JOST on the physical presence of time in eternity

I’m convinced (a) that science, philosophy, and theology all look for a major conceptual breakthrough on the nature of time, and (b) that the incredibly complex and subtle teachings  that medieval theologians had to set out in understanding the relation between time and eternity have a role to play in that breakthrough. So I’ve been fascinated for years with JOST’s thesis that temporal things are present in eternity not merely in God’s mind (or, as we might put it, the mind of a scientist or Laplacian demon) but also really and physically. JOST is a both very organic and repetitious, and it’s not always clear where the first thread of the argument starts, but I’ll just dig around in Prima Pars Q. X disp. 9, a. 2 and 3. Numbers in what follows are paragraphs. 

3.) Eternity is properly and in fact a measure of created duration, even if it is not proportioned to it (inadaequatam) and far exceeds it. 

That it exceeds follows from two facts: (1) its extension contains all durations, without beginning or end, and without being restricted to only their genus and (2) in its modality of measurement, which measures according to an immutable modality, not through number but through the highest unity and indivisibility.

That this captures the mind of DT is commonly held by his disciples, Cajetan (in Prima Pars q. 14 a. 13), Banez, Navarrete, Zumel, Nazarius, Gonzalez, Ferrara (I contra. Gent. c. 66) Capreolus (I D. 36 q. 1 a. 2)…

4.) And that this in fact expresses the mind of DT can be gathered from many places. First of all from Contra Gentes c. 66 (ar. no. 6):

Eternity : whole duration of time :: the indivisible : continuum, and the “indivisibility” spoken of is not that of the terminus of the continuum, because this is not present to all the parts of the continuum. Rather its indivisibility, though outside the continuum, is still present to any part of the continuum as a point is designated in the continuum, for time does not exist outside motion while eternity does, and so is outside of time. Again, since the esse of eternity never ceases to be, it is present as the present time is present (presentaliter) to each time and moment of time.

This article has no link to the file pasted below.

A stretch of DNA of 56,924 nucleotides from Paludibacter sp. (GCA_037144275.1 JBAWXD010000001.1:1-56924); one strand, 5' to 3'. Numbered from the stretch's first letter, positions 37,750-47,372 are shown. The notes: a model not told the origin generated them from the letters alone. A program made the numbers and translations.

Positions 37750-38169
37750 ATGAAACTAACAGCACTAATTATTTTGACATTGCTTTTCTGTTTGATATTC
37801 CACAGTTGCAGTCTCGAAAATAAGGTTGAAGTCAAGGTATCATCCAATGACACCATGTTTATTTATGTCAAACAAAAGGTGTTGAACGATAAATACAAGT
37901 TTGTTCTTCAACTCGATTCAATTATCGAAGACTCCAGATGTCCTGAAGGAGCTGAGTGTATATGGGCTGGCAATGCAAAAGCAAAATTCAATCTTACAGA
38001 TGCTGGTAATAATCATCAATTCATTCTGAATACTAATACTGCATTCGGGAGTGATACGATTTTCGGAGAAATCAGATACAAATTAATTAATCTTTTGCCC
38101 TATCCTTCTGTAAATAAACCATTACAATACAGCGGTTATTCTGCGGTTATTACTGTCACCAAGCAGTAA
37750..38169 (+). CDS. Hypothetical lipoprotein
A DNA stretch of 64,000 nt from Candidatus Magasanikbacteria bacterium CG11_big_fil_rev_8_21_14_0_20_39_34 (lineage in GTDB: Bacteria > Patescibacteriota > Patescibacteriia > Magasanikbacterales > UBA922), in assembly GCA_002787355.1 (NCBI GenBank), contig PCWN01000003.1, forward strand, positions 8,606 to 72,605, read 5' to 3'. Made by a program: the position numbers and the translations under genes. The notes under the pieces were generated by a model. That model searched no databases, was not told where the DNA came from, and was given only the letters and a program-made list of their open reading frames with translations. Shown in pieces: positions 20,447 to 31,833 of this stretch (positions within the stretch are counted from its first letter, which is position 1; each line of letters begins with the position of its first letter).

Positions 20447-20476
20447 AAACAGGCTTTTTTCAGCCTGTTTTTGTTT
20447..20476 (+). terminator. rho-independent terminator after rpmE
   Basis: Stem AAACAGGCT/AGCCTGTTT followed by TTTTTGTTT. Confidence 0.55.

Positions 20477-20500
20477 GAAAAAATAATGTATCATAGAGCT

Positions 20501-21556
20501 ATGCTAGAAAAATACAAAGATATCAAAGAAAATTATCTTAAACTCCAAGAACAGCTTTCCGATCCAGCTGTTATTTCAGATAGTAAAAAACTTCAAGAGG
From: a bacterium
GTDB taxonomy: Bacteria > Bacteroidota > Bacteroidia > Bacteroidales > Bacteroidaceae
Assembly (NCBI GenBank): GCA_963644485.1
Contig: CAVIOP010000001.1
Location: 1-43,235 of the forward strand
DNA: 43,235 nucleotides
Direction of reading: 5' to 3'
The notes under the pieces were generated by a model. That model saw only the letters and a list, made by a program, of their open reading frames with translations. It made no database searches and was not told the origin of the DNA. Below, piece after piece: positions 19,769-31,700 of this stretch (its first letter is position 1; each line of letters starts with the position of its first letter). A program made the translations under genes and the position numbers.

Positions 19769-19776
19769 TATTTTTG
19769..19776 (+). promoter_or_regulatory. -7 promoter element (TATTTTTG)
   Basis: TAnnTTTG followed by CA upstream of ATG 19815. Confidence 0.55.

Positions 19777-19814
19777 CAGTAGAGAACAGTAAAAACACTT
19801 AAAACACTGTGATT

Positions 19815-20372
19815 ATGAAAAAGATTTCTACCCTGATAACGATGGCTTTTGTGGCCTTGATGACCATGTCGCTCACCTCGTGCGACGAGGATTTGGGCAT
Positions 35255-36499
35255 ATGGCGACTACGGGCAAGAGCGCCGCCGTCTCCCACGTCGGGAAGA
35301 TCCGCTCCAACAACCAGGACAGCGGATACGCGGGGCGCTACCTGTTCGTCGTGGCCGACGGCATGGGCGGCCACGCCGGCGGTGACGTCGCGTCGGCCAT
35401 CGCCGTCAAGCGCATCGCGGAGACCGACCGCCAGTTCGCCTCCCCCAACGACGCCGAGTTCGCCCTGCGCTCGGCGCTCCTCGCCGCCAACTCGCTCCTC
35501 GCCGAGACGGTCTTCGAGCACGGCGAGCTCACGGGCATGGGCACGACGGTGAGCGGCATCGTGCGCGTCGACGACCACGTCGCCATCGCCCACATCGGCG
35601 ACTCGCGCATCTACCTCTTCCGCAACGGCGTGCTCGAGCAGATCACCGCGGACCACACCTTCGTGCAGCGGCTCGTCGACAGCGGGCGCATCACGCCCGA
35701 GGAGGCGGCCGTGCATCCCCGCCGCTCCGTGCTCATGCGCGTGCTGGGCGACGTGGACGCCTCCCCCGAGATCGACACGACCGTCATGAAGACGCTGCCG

And so he concludes:

 So whatever exists at any point in time co-exists with eternity as present to it, even if it is past or future with respect to some other part of time.

He says the same in Quodlibet V, art. 7:

Because that which is by itself is the measure of that which exists by taking part in it, the first measure of the aevum is God’s own eternity.

Thus DT joins both the idea of a first or supreme measure and the idea of co-existing with all things measured, resulting in all that is required for something to contain another as its measure.

5.) This all agrees with DT’s proof that God intuitively sees all things done in time or in other created durations because they are present in eternity, and this requires the real and physical presence of the things measured in eternity, so eternity is truly and properly speaking a measure. The minor premise follows from the nature of intuitive vision, which regards the thing seen as really and physically present in itself. So if DT proves that things are really and intuitively seen by God,  not as they are present in their own domain of measurement but as present in eternity, and this sort of intuitively known presence requires the thing seen to be really and physically contained under some measure of duration, DT cannot believe that eternity is not a measure of created things in the manner required for the presence of a thing seen by intuition.

The major premise is manifestly taught by DT, as is clear from De veritate 2. art. 12 and q. 12 art. 6:

That God knows the future as certainly as he knows the present follows from this: it is measured by the eternity of his intuition, which is wholly simultaneous, and so all times and things done in them fall under his gaze.

There are other places too, that we will consider in the following article, where we we show that DT cannot be understood to have held that the presence of things in eternity was merely in the act of his knowledge, but is rather physical and real, under the supposition that the things are intuitively attained in eternity itself, and not just as they exist from their causes.


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